Trip to Lousiana and Mississippi | My Family Travels
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I feel that this trip should come with a disclaimer on the bottom. It should read something to the effect of “Horribly boring with a mild chance of oddly fun experiences. Also may cause butt pain and mild eye strain.” What trip was this, you ask? Well it was a driving trip from San Antonio to Louisiana with detours into Mississippi.

 That was my 2007 summer trip and it involved exploring a cemetery. Now you think I’ve gone mad, don’t you? Well I thought I had too, so at least the sentiment is mutual.

We were perhaps three-thirds of the way through the trip and we had moseyed our way into Kosciusko, Mississippi (http://www.kcgov.com/). I had not been told that we were spending the day exploring cemeteries. So to my great and utter surprise I found myself sweltering in the 100 degree heat surrounded by tombstones with dead people and caskets six feet below my feet. I discovered that we were looking for relatives, dead relatives in case you were wondering. And so started this mad dash to find two relatives buried somewhere in this vast garden of tombstones. 

I feel at this point I should mention that I was carrying a camera to photograph the family tombstones. I often shudder when I think about what people must have thought.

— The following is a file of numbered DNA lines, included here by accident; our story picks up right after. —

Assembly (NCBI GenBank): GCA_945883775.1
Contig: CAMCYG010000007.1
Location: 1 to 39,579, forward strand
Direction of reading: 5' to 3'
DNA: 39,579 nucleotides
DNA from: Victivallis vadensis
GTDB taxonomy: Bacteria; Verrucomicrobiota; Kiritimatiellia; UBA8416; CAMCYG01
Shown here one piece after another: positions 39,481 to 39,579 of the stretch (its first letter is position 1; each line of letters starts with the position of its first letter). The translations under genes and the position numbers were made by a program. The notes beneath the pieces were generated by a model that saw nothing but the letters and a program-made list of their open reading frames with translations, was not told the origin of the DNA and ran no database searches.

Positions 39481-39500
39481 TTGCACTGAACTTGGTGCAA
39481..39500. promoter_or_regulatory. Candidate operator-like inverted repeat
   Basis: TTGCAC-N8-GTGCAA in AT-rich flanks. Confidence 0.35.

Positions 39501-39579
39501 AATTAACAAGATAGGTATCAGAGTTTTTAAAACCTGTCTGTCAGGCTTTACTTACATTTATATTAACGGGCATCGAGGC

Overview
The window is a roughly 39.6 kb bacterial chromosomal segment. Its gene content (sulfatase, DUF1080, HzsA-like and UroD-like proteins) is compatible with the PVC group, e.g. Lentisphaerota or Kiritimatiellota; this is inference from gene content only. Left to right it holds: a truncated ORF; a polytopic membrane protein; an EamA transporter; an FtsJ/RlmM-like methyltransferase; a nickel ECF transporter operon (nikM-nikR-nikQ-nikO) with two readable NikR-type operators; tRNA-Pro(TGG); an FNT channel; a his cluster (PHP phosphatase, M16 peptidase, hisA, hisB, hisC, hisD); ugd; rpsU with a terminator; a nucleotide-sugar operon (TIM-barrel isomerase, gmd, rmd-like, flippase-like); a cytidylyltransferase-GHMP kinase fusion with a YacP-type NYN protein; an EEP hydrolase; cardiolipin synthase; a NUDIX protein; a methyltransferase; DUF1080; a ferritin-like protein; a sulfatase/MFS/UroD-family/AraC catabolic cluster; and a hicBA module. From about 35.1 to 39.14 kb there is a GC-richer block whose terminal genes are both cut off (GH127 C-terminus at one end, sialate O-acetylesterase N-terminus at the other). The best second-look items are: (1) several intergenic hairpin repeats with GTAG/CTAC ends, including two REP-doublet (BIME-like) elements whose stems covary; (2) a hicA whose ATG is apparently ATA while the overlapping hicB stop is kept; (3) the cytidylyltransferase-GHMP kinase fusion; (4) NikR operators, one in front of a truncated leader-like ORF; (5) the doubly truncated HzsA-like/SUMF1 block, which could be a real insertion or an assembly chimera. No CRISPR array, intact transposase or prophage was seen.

As I was trudging about I noticed a small fence blocking off a small plot of grave land. That was when I noticed that the group of five tombstones bore a familiar name. I squealed (yes, squealed) in delight! I had discovered the first set of family members! I waved frantically and gathered the rest of my family party. I had located Ms. Minnie Sanders Crowder. My grandfather and I snapped a few pictures and then it was time to continue our search. After all, that was only half the scavenger hunt list. We still needed to find Ms. Tipton. My grandfather was fairly sure she was sharing her stone with a few others so we set off a pace to locate another piece to our family puzzle.

The endless rows upon rows of tombstones seemed to almost swim about in the heat as I skimmed the names and writing of each lonely stone. First a brown square one, then a white column, then a…wait. That white one had a familiar name. I tripped over my feet rushing back to the white column. It was the final familial puzzle piece. Ms. Tipton had been located. Her stone was bright, almost polished with and her first name was starting to erode, but her last name was still obvious and deeply etched. Again I motioned my family over to my side. They were ecstatic, for I had located the last, lost family member among a sea of unknowns. Again I snapped a few pictures and we finally could go back to the hotel.

This was an experience that most people would probably find morbid, boring at best. I agree with both statements, but I still found fun in the endless rows of stones. It was a superior family reunion. I was meeting family members I had never seen before and through the medium of their tombstones I was learning their stories.

So, if you’re looking for a good time and you happen to be in Mississippi stop by Kosciusko City Cemetery and meet some old family members. If you can find them, say “hi” to my folks!

 

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